After their opening meet at Dartmouth earlier this month, the men’s and women’s cross country teams headed to Hamden on Saturday to compete in the Quinnipiac Invitational.
The women finished third with the minimum of five runners needed to compete as a team, but it was the men who stole the show. All four Bulldogs placed in the top 10, including first-place finisher Chris Scavone ’11, who finished the eight-kilometer course in 26:23.
For the nine runners in action, this was the first race of the season, and for the three freshmen that competed, it was the first race of their collegiate careers. Both the men’s and women’s teams were small in size to give those who did not run at Dartmouth a chance to compete before the next meet.
Scavone, who battled injury last year, is looking to treat this year, his last, as a fresh start. He said head coach Dan Ireland gave him some advice before the meet.
“[Ireland said], ‘This is your last chance to start off on a good note. Run hard and don’t overdo it,’ ” Scavone said.
Though the team was confident going into the meet, Scavone’s strategy changed when, instead of working for a push later in the race, he found himself in the front at the beginning.
“Game-playing went out of the window in the beginning,” Scavone said. “It was a good exercise in focus and staying in control. No race ever goes the way you think it’s going to go from the start.”
Immediately following Scavone was Michael Cunetta ’14, who came in second in 26:50. David Demres ’12 came in fourth (27:04), and James Wyper ’11 rounded off the team in 10th place (27:43). Stonehill won the invitational and host Quinnipiac placed second.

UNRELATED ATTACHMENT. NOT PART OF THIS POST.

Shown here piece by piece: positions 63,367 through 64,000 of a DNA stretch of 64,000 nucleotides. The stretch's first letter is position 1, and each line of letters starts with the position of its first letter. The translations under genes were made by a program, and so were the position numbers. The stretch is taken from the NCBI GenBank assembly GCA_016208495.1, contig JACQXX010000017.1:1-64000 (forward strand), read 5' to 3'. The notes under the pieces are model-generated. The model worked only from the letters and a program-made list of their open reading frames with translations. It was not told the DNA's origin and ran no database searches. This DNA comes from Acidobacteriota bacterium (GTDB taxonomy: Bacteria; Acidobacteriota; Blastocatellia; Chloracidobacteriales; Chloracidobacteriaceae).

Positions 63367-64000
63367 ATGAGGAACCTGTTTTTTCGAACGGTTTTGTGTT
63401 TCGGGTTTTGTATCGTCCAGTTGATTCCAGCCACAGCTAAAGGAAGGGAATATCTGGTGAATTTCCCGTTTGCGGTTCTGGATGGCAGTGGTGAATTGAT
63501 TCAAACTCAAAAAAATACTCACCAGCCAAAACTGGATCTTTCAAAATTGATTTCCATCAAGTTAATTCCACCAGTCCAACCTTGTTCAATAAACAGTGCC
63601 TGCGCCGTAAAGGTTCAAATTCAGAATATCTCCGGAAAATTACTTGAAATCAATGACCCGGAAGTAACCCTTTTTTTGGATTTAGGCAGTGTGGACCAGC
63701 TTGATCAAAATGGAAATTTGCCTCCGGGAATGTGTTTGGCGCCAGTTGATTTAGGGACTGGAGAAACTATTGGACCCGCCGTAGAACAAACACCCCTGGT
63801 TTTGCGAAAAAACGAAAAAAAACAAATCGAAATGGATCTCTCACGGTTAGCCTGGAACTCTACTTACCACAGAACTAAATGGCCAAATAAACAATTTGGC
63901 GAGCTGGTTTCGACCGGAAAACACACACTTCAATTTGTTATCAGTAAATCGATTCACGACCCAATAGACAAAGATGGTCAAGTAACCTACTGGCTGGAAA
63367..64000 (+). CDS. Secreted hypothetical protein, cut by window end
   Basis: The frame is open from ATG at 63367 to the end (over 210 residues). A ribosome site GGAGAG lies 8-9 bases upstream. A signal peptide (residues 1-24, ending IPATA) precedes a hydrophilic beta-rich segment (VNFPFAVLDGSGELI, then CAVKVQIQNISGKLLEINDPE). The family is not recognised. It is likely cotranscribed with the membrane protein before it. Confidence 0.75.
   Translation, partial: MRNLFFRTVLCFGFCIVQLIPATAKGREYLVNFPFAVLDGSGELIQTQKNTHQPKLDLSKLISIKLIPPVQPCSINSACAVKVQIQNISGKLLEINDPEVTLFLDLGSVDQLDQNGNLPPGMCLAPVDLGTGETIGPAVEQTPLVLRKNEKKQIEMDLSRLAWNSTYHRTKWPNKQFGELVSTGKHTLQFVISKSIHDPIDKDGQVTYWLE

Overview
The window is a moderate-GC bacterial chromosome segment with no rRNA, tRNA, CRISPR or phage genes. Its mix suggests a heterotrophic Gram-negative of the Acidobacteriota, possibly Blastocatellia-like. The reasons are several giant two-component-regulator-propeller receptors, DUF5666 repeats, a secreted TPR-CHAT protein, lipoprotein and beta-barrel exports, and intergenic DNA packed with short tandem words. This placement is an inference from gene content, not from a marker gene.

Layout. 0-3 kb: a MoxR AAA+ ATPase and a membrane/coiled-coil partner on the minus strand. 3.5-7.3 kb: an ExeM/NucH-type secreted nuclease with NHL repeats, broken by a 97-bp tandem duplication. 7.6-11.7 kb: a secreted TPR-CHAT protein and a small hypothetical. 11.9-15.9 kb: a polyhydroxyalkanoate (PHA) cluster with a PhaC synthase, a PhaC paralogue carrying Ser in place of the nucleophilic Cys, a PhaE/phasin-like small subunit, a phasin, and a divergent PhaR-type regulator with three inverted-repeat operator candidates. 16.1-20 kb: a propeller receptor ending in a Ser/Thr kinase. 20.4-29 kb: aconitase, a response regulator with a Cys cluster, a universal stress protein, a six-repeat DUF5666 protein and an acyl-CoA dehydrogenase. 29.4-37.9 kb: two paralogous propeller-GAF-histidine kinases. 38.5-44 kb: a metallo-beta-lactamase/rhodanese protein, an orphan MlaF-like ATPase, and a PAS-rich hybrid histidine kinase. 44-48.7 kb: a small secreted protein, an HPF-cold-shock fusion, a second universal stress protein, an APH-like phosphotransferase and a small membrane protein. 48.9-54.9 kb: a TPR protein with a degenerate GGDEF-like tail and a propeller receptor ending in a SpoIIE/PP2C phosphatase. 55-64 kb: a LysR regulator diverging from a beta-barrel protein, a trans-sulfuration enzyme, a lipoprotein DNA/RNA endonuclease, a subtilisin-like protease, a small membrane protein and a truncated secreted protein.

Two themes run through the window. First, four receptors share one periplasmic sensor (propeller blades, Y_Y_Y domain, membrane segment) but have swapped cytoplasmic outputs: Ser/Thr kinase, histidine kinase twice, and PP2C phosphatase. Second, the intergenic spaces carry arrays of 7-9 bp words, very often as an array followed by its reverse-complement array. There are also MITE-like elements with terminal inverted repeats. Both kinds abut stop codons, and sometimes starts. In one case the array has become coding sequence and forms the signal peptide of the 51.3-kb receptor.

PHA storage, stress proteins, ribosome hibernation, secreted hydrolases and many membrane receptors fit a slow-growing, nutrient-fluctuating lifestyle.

According to Cunetta, the course itself was “a little silly at times,” with tight and very tough turns, but he said having the rest of the men’s team show up to cheer them on made the race fun.
The women’s team had five runners compete, the minimum number needed to place as a team, and finished third. With such a small team, the Bulldogs were at a disadvantage compared with the larger rosters of Quinnipiac, which won the invitational, and Stonehill, which came in second. Two freshmen led the team: Clare Kane ’14 finished the five-kilometer course in ninth place (19:12) and Wendy DeWolf ’14 in 25th (19:59). Kristin Johnson ’12 and Phoebe Gaston ’13 finished in 36th and 37th place, respectively, and Celia Stockwell ’11 finished off the team in 44th.
Both the men’s and women’s teams have home meets Friday, when the men host Harvard and the women will race against both the Crimson and the Princeton Tigers
Women’s team captain Liya Assefa ’11 said she is looking forward to the meet against the archrivals, as it is the first time the team will race as a whole body, rather than split up in two separate groups.
“We’ll all get to go out there and compete together,” Assefa said.
The upcoming meet poses a challenge, as Princeton is nationally ranked, Assefa said. But the Elis are excited to compete and “run with Yale pride,” she added.
The men’s team feels more confident: Scavone said he hopes to beat Harvard on Friday in his final try and “walk out with a win.”
“Everyone put in an incredible effort over the summer,” he said. “We’re looking better than we’ve ever looked.”
Cunetta added: “I just want to beat a lot of Harvard guys, run fast, have fun, and really, really push myself to the limit.”